I have a feature on my Gold account that shows temperatures and weather at 10 favorite cities on one screen. This has been an interesting week on the "My Cities" page. For example, I keep tabs on Dubuque, Iowa, in the heart of the Driftless Area. I also keep up with the weather in Governor's Harbour on the island of Eleuthera in The Bahamas. Yesterday morning, it was 28 degrees below zero in Dubuque. It was 100 degrees warmer, 72, on the idyllic Out Island of Eleuthera at the same time.

There were some jaw-dropping lows recorded in the Chicago area yesterday morning. It's hard to fathom 30 degrees below zero, but that's what the temperature in Joliet was during the a.m. commute. About 90 miles west of Chicago, in Rochelle, a temperature of 36 below was recorded, though from an unofficial location. So the all-time low of minus-36 at Congerville, near Peoria, stands from many years ago.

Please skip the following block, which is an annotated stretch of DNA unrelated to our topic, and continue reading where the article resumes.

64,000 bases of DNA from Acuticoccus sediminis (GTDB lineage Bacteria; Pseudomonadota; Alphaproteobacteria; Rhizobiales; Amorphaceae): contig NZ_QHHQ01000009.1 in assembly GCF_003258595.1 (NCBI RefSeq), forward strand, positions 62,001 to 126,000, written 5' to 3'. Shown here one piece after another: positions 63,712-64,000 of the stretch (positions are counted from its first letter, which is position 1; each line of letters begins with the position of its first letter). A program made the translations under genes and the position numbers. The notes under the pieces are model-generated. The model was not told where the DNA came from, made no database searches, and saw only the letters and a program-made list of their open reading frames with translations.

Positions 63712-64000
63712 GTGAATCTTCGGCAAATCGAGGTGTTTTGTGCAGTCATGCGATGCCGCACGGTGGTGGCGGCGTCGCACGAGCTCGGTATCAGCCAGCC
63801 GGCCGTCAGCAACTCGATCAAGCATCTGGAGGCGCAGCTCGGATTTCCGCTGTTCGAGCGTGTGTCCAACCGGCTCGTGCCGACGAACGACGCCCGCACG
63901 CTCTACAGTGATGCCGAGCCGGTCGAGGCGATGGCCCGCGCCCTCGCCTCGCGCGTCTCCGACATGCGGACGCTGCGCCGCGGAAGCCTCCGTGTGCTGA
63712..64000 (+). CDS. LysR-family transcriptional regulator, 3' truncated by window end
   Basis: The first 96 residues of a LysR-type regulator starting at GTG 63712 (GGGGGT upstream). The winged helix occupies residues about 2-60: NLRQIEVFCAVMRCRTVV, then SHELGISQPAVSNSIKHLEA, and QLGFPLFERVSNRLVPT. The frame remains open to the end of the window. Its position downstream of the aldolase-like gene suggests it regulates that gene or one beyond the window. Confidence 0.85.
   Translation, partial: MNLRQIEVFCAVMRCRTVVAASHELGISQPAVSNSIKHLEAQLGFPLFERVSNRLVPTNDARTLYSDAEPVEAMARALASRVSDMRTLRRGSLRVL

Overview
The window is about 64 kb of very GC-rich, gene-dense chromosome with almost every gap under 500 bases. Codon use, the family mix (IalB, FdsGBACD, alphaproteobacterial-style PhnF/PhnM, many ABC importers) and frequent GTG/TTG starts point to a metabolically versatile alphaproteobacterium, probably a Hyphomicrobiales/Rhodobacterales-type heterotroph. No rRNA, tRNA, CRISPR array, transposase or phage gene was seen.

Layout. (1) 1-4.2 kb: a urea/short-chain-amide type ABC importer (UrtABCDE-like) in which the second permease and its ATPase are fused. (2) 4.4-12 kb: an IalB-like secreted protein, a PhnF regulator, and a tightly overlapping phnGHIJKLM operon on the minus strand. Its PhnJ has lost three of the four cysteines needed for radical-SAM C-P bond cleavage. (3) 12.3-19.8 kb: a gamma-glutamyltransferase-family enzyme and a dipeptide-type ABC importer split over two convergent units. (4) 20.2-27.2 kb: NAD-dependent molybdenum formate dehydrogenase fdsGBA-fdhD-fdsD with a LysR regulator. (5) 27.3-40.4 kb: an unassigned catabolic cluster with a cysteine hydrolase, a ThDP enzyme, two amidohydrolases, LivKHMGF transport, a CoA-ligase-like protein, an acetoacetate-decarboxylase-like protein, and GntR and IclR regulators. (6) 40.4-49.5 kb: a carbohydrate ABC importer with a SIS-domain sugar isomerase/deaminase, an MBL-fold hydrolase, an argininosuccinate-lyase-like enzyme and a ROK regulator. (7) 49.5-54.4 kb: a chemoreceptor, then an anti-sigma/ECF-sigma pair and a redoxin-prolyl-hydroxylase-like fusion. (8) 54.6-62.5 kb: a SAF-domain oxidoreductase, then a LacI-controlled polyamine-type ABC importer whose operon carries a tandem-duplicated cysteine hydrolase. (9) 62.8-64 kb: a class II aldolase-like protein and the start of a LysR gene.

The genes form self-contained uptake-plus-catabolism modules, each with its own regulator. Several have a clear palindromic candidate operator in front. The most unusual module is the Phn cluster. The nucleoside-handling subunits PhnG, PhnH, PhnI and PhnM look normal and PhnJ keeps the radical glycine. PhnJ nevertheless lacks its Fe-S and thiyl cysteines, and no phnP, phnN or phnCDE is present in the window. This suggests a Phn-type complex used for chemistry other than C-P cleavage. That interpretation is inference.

As my friend who went to college in Grand Forks, N.D., points out, at some point it's just cold. The difference between 10 degrees below and 30 degrees below is pointless. It's just cold. You scamper from building to car and hope your battery isn't dead. (My car battery, by the way, is actually dead as I write this.)

Regular driftless area readers are well-represented on "My Cities." Here is the list: Chicago, Richmond, Va., Sudbury, Ont., Dubuque, Iowa, Baldwin, Mich., Governor's Harbour, Mountain, Wis., Livonia, Mich., Willoughby Hills, Ohio, Saint Paul, Minn., and Amesbury, Mass.

Wednesday, January 14, 2009

Dear Chicago

Dear Chicago Weather,